‘Please call me’ man hits back at Vodacom

Negotiations between inventor Makate and the telco provider are now at deadlock. By Ray Mahlaka.

Nkosana Makate has dismissed Vodacom’s assertion that it faces difficulties in determining the revenue that the “please call me” idea has generated since its inception in 2001.

Makate, the inventor of “please call me”, argued in court papers filed at the constitutional court on Tuesday that Vodacom has substantial financial records required to determine how much it owes him for the idea.

A fresh battle is heading to the constitutional court, with Makate seeking clarity on last year’s groundbreaking order that compelled Vodacom to enter into good faith compensation negotiations with him.

Negotiations have now deadlocked as Makate accuses Vodacom of trying to renege on its obligation to pay him for “please call me”, which allows a cell phone user without airtime to send a free message requesting to be called back.

As part of compensation negotiations, which began in September last year, Makate requested Vodacom to give experts (appointed by him) access to its records to determine the revenue that the idea generated.

In January, Vodacom revealed in its court papers that “please call me” was never treated in its income statement as a revenue-generating product. It also argued that it was unclear which calls were induced by a “please call me” message and which were not, making it difficult to determine what does and doesn’t qualify as revenue generated by the idea.

However, Makate suggested that in order to determine the revenue, a “simple computer program” was required to identify calls made within a set period of a “please call me” message being sent to a particular number and then calculate the revenue generated for Vodacom by the calls.

“While Vodacom and I might need to negotiate the precise response time to be used (for example 10 minutes after the “please call me” message), this demonstrates quite clearly that the revenue records can be obtained,” he said.

Years after “please call me” was launched, its messages included advertising campaigns, the revenue amount from which Makate says “must be readily available”.

Supporting Makate’s responding court papers is an affidavit by Andrew Hendricks, who was employed by Vodacom in various financial roles between 2001 to 2014.

Hendricks said due to his knowledge and experience of financial agreements with Vodacom’s service providers, the telecommunications company has the ability to calculate the total revenue per product and then determine the revenue share component. “In addition, they know exactly how much advertising revenue is generated off the tagged-on advertisement to the ‘please call me’ messages.”

Hendricks said the average revenue generated per call, per day is one aspect that can be reasonably determined with the “please call me” records.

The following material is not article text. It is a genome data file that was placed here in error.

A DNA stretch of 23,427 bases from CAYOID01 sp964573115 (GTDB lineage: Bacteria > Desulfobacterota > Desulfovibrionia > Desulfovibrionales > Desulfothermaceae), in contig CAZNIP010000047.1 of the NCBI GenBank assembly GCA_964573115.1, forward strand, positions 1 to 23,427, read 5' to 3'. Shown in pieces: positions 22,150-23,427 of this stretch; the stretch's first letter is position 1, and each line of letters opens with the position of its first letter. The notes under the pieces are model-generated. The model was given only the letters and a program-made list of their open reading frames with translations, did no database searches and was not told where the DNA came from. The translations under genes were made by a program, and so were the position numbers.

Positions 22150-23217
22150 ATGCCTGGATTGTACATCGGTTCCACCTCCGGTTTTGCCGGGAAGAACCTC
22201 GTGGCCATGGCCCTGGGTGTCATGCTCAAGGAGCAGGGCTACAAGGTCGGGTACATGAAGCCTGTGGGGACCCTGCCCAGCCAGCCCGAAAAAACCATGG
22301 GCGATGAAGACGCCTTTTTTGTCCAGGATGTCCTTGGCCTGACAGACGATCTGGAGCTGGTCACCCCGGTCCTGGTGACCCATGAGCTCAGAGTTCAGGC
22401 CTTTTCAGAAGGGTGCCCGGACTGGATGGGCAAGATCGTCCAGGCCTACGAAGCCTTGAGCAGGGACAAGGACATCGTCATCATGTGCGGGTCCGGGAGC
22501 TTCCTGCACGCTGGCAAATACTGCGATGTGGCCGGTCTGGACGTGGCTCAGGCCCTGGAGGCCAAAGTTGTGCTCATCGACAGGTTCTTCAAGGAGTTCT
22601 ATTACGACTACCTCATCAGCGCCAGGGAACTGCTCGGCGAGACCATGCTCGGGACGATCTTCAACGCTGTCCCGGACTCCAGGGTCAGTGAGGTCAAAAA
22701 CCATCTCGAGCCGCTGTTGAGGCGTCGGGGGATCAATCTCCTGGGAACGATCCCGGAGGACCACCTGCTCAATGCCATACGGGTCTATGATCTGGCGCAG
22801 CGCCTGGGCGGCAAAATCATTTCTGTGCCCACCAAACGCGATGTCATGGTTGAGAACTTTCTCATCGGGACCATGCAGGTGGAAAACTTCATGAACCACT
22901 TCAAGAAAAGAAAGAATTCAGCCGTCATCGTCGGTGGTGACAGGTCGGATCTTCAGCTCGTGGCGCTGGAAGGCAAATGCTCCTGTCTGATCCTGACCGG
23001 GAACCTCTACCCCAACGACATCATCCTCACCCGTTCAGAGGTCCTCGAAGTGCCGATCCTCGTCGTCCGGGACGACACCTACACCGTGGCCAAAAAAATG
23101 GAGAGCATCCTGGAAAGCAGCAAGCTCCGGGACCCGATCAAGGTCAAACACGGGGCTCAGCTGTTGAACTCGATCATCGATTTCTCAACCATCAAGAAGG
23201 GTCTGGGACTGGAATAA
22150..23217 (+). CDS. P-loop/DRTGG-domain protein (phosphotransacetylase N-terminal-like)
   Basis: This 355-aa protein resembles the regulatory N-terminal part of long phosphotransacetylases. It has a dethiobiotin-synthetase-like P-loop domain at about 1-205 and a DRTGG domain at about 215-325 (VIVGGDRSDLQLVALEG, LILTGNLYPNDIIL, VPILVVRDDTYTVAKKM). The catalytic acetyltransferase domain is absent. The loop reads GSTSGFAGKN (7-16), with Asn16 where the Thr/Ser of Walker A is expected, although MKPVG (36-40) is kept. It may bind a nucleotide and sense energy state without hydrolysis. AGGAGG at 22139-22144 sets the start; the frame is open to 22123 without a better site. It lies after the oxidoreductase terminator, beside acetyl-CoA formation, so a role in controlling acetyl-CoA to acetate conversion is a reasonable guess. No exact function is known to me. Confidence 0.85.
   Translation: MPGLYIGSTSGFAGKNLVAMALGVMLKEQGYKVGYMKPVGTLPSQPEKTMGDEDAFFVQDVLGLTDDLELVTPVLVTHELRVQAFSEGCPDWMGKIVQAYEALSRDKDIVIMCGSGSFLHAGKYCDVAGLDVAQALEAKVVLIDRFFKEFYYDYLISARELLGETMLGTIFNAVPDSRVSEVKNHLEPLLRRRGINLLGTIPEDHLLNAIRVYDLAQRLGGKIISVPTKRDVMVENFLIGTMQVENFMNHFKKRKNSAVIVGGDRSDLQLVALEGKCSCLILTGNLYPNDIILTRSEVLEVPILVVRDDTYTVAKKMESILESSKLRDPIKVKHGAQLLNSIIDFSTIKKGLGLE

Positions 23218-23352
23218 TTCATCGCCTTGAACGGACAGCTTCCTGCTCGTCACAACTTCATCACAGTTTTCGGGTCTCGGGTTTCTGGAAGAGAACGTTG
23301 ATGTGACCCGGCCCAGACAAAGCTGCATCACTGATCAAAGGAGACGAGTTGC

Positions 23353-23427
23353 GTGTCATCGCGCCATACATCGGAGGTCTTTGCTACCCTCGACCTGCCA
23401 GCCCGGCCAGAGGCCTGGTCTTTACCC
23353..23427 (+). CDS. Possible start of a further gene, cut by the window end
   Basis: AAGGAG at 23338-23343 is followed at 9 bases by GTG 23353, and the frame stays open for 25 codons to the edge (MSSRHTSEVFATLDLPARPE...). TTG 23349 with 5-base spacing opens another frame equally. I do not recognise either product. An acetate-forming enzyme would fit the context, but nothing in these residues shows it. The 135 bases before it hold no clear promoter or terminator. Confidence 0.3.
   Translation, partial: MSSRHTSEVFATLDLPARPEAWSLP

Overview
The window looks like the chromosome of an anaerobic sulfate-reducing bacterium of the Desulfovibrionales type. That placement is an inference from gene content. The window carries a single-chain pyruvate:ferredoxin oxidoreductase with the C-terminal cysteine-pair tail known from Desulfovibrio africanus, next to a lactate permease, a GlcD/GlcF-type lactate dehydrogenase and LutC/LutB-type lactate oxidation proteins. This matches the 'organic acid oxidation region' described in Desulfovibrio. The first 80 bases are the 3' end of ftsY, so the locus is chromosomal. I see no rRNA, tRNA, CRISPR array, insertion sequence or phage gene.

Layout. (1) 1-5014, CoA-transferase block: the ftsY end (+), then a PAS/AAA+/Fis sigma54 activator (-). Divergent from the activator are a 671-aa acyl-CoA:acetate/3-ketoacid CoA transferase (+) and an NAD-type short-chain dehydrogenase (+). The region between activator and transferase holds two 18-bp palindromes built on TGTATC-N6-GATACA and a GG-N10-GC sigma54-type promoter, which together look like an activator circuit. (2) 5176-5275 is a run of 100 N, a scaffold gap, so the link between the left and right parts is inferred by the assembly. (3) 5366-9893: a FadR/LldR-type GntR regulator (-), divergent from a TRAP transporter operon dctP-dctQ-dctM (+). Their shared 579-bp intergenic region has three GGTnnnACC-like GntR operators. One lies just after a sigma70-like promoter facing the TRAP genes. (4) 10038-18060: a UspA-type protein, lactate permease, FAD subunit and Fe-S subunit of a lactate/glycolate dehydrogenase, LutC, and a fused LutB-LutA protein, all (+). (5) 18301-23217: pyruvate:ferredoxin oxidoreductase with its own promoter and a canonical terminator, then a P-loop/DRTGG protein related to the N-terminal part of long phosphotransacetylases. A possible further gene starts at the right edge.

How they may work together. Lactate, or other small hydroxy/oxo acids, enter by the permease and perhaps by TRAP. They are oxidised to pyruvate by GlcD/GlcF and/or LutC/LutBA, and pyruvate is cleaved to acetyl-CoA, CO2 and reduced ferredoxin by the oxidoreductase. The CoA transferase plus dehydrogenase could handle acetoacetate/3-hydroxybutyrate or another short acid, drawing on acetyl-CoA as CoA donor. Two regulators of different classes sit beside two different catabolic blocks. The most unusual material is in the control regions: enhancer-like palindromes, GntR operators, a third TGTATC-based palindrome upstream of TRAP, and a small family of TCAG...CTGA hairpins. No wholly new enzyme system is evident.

Makate wants 15% of the revenue generated by “please call me” since its inception, which he estimates to be in the millions. He invented “please call me” in 2000 while working as the company’s trainee accountant. What followed was a nearly 16-year-long dispute with Vodacom to be compensated for the idea.

Vodacom argued that it’s open to other methodologies to arrive at a reasonable compensation amount as opposed to Makate’s demand for a share of “please call me” revenue. It also argues that Makate’s interpretation of the constitutional court’s order is incorrect, as it doesn’t suggest that the company is obliged to pay him a share of revenue.

Makate says it’s necessary for the court to clarify its own order for successful compensation negotiations. He adds that other compensation methodologies proposed by Vodacom “will lead only to a waste of time, energy and money – all to my detriment”.

  • This article was originally published on Moneyweb and is used here with permission

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  • Greg Mahlknecht

    I certainly hope that Makate is wrong and this information isn’t available – It doesn’t sit well with me to think of a telco keeping a detailed record of all calls and SMSes for 15+ years. In fact, I’m pretty sure that POPI makes it illegal to retain this detailed, personal kind of information for this long.

  • Dave

    Agree with you Greg. The “idea” was aimed at people with no airtime, why would any court consider giving him a share of all revenue generated, including those that do have airtime? Also the advertising element wasn’t his idea at all. It’s a bit like Henry Ford trying to claim a share of revenue from Tesla’s battery-operated cars. I suspect if Makate wasn’t so greedy, this thing would have been sorted a long time ago. Unfortunately he has sold off most of his share to ambulance chasers.